2. Can Supplier #1 provided this statement on April 8, 2015: "The interior coatings of the can and end(s) lids ... are not epoxy based and therefore would not contain any intentionally added Bisphenol-A."
  3. Can Supplier #2 provided this statement on March 10, 2016: "The 3 can manufacturers have confirmed that our retail canned salmon containers are coated with food contact materials that are manufactured without BPA."

Sardines and Mackerel: The internal linings are certified BPA-NI, which means that they are not intentionally made with BPA or other bisphenol compounds (e.g., BPS, BPF, or BADGE). This is the August 5, 2014 statement from the maker of our sardine and mackerel cans: "Internal protective coatings comply with Regulation (EC) No. 1895/2005 (on certain epoxy materials) – Bisphenol A and constituents of Bisphenol A are not intentionally used in their manufacture." Product cans that may contain bisphenol compounds other than BPA: Tuna: In 2010, our tuna canner forwarded statements from the two makers of the resinous coatings for their cans, stating that the resins lining the interior of the cans do not contain intentionally added BPA, but they did not mention other bisphenols. Our tuna canner could not certify the absence of BPA or other bisphenols.

Accordingly, our tuna can linings may (intentionally or unintentionally) contain bisphenol compounds other than BPA (e.g., BPS, BPF, or BADGE).

Note: 20 parts per billion of BPA appeared in a 2009 test of our canned albacore tuna. This low level, and the fact that the type of lining used does not normally contain added BPA, suggests the BPA came from the environment (air or surfaces) in the canning or can-making facilities (see the article links below). Product cans that intentionally contain BPA or other bisphenol compounds: Dungeness Crab, Wild Oregon Tiny Pink Shrimp, and Smoked Mussels: The suppliers have said that their can linings intentionally contain BPA, in order to protect against corrosion from the high acidity of shellfish. You may be interested in these past newsletter articles on the subject: Consumer Mag Finds BPA in Many Canned Foods BPA Traces in Our Canned Tuna? An Update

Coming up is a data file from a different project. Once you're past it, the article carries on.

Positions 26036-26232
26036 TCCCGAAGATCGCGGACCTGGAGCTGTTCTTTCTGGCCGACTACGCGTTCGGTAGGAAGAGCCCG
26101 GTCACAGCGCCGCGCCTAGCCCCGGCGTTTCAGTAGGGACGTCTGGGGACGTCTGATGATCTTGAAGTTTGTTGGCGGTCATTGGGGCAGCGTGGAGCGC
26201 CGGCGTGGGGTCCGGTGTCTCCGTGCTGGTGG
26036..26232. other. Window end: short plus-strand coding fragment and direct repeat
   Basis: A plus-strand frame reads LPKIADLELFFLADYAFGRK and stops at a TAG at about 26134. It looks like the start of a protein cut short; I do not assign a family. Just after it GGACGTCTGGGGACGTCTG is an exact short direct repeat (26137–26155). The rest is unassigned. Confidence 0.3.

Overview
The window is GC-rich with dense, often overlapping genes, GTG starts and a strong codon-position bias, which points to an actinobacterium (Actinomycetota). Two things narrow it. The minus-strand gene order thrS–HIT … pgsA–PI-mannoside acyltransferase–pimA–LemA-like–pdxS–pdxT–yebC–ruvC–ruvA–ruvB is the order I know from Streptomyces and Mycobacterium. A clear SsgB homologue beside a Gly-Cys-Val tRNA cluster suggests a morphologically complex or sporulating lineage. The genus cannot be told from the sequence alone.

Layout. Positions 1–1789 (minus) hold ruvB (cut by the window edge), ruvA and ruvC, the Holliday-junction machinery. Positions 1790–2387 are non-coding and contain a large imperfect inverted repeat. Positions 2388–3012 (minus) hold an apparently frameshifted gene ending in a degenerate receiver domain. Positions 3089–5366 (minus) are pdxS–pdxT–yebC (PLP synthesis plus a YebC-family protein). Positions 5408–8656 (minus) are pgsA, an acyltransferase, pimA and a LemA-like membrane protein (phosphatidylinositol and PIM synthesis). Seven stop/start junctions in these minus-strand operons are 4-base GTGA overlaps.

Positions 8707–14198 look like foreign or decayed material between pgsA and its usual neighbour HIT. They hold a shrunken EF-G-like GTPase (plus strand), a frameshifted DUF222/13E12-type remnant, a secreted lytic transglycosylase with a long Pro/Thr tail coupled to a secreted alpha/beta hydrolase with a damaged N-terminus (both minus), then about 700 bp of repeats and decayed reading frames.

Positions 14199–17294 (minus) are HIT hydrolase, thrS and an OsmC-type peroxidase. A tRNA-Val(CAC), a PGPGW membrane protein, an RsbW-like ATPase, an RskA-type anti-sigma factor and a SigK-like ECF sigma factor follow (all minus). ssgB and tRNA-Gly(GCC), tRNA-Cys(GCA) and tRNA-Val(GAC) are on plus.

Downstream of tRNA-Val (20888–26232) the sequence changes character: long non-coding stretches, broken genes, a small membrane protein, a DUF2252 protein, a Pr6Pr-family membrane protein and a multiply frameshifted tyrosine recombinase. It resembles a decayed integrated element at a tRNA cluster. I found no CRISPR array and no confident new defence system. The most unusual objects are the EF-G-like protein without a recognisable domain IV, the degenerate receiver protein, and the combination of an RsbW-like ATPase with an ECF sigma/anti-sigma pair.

PET and phthalates are not the same

Phthalates (more accurately, orthophthalates) are a family of plastic compounds used to make other plastics flexible, and have been shown to possess endocrine-disrupting properties.

Although "polyethylene terephthalate” (the plastic) and "phthalate” (the additive) may sound alike, they are chemically dissimilar.

PET is not an orthophthalate, nor does PET contain orthophthalates.

Our cans do NOT contain phthalates, and, unlike phthalates, PET is not yet proven to possess endocrine-disrupting properties.

Recent test results suggesting that PET may possess endocrine-disrupting properties are questionable, given the high risk of "false-negative" results when testing bottled water or packaged foods for endocrine-disrupting properties.

For example, a 2011 university study funded by the German government (whose authors declared no conflicts of interest) found that deep-spring water packaged in glass showed traces of endocrine-disrupting properties.

Their results suggest that even spring water (or raw foods) can be contaminated with endocrine-disrupting chemicals (Wagner M, Oehlmann J 2011; section 4.3. Sources of estrogenic contamination).


  • American Chemical Society. Can Conundrum: Chemists come up short in attempts to remove bisphenol A from food can liners. Jly 20, 2009. Accessed at
  • Lyche JL, Gutleb AC, Bergman A, Eriksen GS, Murk AJ, Ropstad E, Saunders M, Skaare JU. Reproductive and developmental toxicity of phthalates. J Toxicol Environ Health B Crit Rev. 2009 Apr;12(4):225-49. Review.
  • Rider CV, Furr JR, Wilson VS, Gray LE Jr. Cumulative effects of in utero administration of mixtures of reproductive toxicants that disrupt common target tissues via diverse mechanisms of toxicity. Int J Androl. 2010 Apr;33(2):443-62. Review.
  • Wagner M, Oehlmann J. Endocrine disruptors in bottled mineral water: estrogenic activity in the E-Screen. J Steroid Biochem Mol Biol. 2011 Oct;127(1-2):128-35. doi: 10.1016/j.jsbmb.2010.10.007. Epub 2010 Nov 2.